Graded on a Curve:
KC and The Sunshine Band, KC and The Sunshine Band

Damn it! Where did I leave my boogie shoes? Hey you, have you seen my boogie shoes? Because I’m headed to the disco to boogie down to the funky sounds of KC and The Sunshine Band and I can hardly head to the disco and boogie down to the funky sounds of KC and The Sunshine Band without my boogie shoes, now can I?

If you were alive in the year 1975 there was no avoiding the irresistible disco-funk of KC (aka Harry Wayne Casey) and The Sunshine Band. What made them impossible to ignore was the combination of Casey’s “play that funky music white boy” vocals, great hooks, and lots of good old sonic propulsion thanks to the band’s “I can’t drive 55” percussion. KC’s 1974 debut LP Do It Good does it good indeed, but the band really kicked disco ass on its eponymous 1975 sophomore LP, which included such immortal dance floor standards as “That’s the Way (I Like It),” “Get Down Tonight,” and “Boogie Shoes,” the last of which was inexplicably not released as a single.

I understand that plenty of people—most of them white male rockers—despised all things disco at the time. I know because I flirted with disco disgust myself. But not even a die-hard Lynyrd Skynyrd aficionado like yours truly could deny the infectious quality of KC and The Sunshine Band at their get-down best. KC and Company specialized in simple but irreproachably funky good time music, and only a total ogre could write them off as “mere disco.” What KC and The Sunshine Band were was a great Top 40 band capable of turning out songs you couldn’t turn off, even if your tastes ran—as mine did—to “Sweet Home Alabama.” Hell, both Skynyrd and KC hailed from Florida, and that makes them soul brothers, doesn’t it?

The Village Voice’s Robert Christgau wrote, “No matter what you label them, these otherwise meaningless dance tunes are as bright and distinct as the run of disco mush is dull.” And that about says it all. Casey and co-conspirator Richard Finch had an unerring knack for writing songs as chockfull of sunshine as a Florida orange. Just listen to the way Casey’s bright keyboards lively up the compulsively danceable “Get Down Tonight,” which is a dance floor manifesto from the Miami Disco Army if ever I’ve heard one.

And you’ve got to love the way the female backing vocalists stiffen the spine of the primally simple “That’s the Way (I Like It),” a dance track worthy of the Troggs. This is bump and grind beneath a glittering disco ball music, and every time I listen to it I break out in disco finger and a polyester shirt with very, very long lapels. As for “Boogie Shoes,” it features some of the happiest horn blare you’ll ever hear, and is a slice of stutter rock (“I wanna put on/My, my, my, my, my boogie shoes!”) at its fu-, fu-, fu- funkiest. Toss in the conga-mad “Let It Go (Part I)”—KC and The Sunshine Band boasted two percussionists in addition to a drummer for reasons of total salsafied funkification, and you can definitely hear it on this one—and you’ve got an A Side that simply refuses to step off the dance floor.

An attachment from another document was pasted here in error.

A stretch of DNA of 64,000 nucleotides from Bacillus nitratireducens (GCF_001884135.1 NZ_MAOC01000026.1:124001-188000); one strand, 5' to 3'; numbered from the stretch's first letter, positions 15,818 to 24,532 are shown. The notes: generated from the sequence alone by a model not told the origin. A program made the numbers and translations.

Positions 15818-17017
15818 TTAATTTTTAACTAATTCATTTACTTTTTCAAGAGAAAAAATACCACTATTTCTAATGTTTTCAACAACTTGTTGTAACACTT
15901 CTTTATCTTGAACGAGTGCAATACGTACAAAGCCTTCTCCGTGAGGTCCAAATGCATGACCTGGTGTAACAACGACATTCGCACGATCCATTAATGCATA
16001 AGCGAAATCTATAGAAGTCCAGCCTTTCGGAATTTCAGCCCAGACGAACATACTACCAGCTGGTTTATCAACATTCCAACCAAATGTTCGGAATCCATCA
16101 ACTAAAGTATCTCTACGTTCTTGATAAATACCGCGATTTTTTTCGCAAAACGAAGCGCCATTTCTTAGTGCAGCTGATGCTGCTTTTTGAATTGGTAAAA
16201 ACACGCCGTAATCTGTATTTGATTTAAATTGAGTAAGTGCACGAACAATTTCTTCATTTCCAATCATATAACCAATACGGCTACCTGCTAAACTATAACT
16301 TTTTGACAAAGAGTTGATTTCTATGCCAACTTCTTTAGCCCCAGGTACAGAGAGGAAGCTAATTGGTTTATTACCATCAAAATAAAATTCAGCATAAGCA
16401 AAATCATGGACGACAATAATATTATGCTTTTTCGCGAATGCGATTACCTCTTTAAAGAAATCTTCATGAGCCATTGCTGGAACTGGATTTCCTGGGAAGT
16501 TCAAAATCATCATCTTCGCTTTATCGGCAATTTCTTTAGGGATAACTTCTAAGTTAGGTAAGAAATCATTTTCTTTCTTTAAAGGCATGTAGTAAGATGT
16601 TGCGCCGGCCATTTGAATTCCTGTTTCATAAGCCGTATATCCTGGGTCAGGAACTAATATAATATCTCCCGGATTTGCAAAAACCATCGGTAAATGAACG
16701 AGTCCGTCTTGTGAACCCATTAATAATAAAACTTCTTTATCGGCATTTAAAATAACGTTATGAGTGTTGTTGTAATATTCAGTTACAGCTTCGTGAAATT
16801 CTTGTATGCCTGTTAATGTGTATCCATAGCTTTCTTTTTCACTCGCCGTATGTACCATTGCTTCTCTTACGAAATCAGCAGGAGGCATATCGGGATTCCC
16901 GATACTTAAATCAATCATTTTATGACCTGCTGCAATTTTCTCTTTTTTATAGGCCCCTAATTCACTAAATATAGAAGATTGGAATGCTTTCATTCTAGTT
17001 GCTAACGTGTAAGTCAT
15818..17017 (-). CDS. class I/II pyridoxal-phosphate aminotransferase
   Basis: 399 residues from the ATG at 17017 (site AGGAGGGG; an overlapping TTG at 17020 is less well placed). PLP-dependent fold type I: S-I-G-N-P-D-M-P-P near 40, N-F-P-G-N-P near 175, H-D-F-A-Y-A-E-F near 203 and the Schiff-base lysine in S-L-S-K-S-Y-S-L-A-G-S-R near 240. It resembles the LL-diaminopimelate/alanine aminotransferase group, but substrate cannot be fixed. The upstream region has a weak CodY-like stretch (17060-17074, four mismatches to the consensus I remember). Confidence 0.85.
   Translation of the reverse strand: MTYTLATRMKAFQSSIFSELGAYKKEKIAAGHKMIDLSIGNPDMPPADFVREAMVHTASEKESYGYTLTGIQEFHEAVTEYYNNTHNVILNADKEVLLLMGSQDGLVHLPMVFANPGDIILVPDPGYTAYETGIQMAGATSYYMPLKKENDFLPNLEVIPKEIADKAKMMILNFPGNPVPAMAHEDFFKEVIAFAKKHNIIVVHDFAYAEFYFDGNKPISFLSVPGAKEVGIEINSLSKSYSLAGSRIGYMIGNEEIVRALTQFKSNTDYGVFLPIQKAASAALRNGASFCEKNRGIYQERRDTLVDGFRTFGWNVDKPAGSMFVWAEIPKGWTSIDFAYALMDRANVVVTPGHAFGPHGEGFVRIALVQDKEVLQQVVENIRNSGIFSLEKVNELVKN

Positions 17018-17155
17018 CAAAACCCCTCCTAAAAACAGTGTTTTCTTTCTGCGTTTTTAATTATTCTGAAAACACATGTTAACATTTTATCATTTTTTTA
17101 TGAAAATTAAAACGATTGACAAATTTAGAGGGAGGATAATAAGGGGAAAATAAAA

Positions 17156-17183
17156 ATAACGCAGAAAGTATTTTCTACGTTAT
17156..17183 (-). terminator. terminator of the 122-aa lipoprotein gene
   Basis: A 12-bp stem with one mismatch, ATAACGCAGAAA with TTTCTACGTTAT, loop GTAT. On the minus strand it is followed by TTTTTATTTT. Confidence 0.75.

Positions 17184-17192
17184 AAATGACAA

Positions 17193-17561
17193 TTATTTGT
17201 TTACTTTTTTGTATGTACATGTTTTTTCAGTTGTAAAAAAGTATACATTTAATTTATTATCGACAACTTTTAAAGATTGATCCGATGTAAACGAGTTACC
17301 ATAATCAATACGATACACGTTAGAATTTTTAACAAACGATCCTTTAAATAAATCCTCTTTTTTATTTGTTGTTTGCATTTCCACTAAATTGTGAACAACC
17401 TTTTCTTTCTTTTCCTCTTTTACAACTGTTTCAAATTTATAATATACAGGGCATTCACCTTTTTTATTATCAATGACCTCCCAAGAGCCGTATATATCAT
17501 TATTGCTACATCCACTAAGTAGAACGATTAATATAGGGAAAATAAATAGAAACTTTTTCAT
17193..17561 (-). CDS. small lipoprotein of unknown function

Side Two isn’t as strong, and that’s too bad. Ain’t nothin’ wrong with “Ain’t Nothin’ Wrong” except that it won’t cause you to stand up and shout, “I just gots to boogie!” It’s likeable enough, mind you, but it lacks that trademark KC and The Sunshine Band pizzazz. “I’m So Crazy (‘Bout You)” is pure Motown and okay, but it too falls short in the boogie department. The disposable “What Makes You Happy” is a slowish funk number and unfortunately short on melody, while “I Get Lifted” takes me higher and is a definite keeper thanks to its tres funky guitar and groove-happy percussion.

Robert Christgau made a rather tenuous cognitive leap when he wrote, “This band is like the Ramones—the hooks sneak up on you.” But what higher compliment can you pay a band, especially one that specialized in disposable pop product? Except—can music with hooks this wicked really be called disposable pop product? The songs on KC and The Sunshine Band may have sounded ephemeral, but they’ve stood the test of time. I know this because I just spent a half-hour dancing around my living room to them. So I ask again, where are my boogie shoes? Where are my, my, my, my, my boogie shoes?

GRADED ON A CURVE:
A-

This entry was posted in The TVD Storefront. Bookmark the permalink. Trackbacks are closed, but you can post a comment.
  • SUPPORTING YOUR LOCAL INDIE SHOPS SINCE 2007


  • Alternative Text Alternative Text Alternative Text Alternative Text Alternative Text Alternative Text Alternative Text Alternative Text Alternative Text Alternative Text Alternative Text Alternative Text Alternative Text
  • Alternative Text Alternative Text Alternative Text Alternative Text Alternative Text Alternative Text Alternative Text Alternative Text Alternative Text Alternative Text Alternative Text Alternative Text Alternative Text Alternative Text Alternative Text Alternative Text Alternative Text